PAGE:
2024 Nebraska Crop Budgets — A Mixed Review With Some Costs Higher, Some Lower
While field operation costs are projected higher for the 2024 Nebraska crop enterprises, some material input costs are lower than were projected for 2023. One driving force on lower cost projections for 2024 is 20% to 40% less on fertilizer prices is factored in on many budgets, and five pounds less nitrogen fertilizer was entered for a majority of the corn budgets due to continued improvement of application practices. Cost scenarios for individual producers can vary based on their timing of input purchases and price variabilities. The 84 Nebraska crop budgets are now available online in three formats with a complete 96-page pdf report, an Excel file, along with links to all of the budget reports created using the Agricultural Budget Calculator (ABC) program where enterprise budget data can be downloaded into user accounts and then modified for individual farm operations.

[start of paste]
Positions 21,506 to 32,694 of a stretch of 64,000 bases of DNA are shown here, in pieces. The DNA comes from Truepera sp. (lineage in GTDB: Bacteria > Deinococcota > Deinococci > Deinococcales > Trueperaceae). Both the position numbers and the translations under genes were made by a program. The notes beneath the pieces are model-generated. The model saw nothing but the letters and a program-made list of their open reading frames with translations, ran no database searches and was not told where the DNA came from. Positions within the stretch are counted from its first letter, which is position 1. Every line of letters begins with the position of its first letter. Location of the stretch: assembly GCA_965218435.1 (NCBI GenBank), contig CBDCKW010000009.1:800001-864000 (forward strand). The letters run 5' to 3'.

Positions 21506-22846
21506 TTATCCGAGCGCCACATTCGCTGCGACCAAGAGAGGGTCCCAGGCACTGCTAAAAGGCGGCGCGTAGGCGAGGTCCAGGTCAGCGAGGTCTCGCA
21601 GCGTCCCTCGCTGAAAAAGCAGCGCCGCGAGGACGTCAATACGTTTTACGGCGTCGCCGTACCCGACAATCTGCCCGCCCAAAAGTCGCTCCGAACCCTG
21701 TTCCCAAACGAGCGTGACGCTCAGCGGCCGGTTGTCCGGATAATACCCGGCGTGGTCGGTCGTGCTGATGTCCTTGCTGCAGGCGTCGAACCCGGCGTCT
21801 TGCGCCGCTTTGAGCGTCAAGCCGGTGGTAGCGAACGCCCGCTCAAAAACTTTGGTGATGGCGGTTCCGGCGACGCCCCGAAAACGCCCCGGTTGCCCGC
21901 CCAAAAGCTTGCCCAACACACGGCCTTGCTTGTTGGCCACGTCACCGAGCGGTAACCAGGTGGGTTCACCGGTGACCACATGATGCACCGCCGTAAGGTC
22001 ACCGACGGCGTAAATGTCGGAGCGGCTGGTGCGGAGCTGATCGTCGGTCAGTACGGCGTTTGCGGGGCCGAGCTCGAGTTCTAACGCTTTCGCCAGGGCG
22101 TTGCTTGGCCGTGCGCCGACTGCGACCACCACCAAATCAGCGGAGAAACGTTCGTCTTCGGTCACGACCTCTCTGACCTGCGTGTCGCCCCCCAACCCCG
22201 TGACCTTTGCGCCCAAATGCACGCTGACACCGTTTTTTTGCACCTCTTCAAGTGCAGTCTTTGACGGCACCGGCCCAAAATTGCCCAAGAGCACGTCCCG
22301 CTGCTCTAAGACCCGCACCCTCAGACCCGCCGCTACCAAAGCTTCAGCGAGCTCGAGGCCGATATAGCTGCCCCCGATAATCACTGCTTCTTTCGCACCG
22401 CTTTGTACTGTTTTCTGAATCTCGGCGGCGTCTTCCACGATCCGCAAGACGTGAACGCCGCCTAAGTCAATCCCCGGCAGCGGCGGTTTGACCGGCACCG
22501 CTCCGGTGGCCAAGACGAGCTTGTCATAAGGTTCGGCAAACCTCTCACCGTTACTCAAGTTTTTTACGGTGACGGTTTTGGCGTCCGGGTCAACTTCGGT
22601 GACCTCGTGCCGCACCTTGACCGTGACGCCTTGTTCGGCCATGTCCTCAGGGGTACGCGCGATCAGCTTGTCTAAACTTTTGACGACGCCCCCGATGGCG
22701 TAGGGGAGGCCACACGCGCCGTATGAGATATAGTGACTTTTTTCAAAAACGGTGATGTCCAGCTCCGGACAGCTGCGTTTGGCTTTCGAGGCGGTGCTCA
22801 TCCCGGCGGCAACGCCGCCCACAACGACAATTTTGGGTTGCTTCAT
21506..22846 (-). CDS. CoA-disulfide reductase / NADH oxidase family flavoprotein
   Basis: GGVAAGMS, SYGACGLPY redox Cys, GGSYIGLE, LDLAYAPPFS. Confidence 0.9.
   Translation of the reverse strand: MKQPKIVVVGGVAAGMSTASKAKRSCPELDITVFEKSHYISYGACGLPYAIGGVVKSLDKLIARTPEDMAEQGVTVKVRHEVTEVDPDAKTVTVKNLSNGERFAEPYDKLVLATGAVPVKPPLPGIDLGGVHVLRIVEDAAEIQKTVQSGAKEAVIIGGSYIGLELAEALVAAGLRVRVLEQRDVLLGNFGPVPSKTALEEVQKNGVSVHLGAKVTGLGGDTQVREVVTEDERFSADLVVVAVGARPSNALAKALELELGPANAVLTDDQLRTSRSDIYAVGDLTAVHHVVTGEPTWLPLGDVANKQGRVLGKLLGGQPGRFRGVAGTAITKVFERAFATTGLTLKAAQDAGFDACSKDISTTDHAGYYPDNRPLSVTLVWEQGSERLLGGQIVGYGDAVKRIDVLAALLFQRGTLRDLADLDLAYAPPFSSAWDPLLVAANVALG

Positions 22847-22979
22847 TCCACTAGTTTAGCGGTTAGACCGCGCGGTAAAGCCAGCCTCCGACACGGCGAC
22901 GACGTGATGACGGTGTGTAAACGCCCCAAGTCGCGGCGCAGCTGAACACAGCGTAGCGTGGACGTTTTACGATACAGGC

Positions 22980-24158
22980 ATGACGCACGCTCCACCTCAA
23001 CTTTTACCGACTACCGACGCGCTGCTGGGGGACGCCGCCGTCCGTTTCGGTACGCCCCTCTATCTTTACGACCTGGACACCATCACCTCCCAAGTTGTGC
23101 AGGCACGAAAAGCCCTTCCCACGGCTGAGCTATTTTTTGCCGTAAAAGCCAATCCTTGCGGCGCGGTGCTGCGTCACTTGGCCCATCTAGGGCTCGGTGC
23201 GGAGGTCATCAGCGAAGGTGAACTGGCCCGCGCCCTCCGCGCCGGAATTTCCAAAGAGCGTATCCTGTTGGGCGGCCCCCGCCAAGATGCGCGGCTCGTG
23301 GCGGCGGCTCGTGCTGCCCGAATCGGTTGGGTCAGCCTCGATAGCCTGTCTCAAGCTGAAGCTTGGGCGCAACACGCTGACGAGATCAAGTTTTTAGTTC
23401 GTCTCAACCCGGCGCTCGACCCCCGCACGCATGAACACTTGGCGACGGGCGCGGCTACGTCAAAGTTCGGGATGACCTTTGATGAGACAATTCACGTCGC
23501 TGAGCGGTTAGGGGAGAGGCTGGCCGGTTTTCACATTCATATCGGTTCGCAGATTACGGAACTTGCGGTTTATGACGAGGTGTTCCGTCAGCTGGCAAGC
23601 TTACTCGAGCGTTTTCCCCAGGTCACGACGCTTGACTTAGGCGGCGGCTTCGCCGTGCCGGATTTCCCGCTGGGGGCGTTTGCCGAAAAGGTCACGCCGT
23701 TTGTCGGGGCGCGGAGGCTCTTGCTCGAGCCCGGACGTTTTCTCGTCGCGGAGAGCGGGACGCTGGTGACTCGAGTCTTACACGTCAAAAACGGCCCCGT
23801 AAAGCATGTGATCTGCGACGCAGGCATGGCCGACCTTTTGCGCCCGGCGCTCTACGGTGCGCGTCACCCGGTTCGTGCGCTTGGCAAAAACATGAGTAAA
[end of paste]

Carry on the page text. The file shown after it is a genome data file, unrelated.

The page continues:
Financial risk exposure associated with yield, input prices, market changes or other factors should be measured. It is important to develop cost of production baseline information to utilize market opportunities as they are available, consider input decisions, and make timely risk management decisions. Knowing projected enterprise costs can provide confidence in decision making.
While there are 15 different crops included in the Nebraska crop budgets ranging from alfalfa to peas and millet to sugarbeets, sunflowers, and cover crops, included here are comments and figures on three widely grown Nebraska crops, corn, wheat, and soybeans. Estimated economic costs per bushel for 2024 corn and wheat are three to four percent lower than 2023 projections were a year ago. Cash costs per bushel reflect a wider difference over a year ago with fuel and fertilizer prices down. With land values across Nebraska 14% higher and machinery prices higher once again, the differences in the average economic (or total) costs per bushel for corn and wheat are modest. Since the budgets for soybean production don’t include fertilizer inputs, there are smaller cash cost differences between this year and last. Economic (total) costs per bushel on soybeans average $0.39 more on dryland and $0.46 more on irrigated land per bushel over a year ago.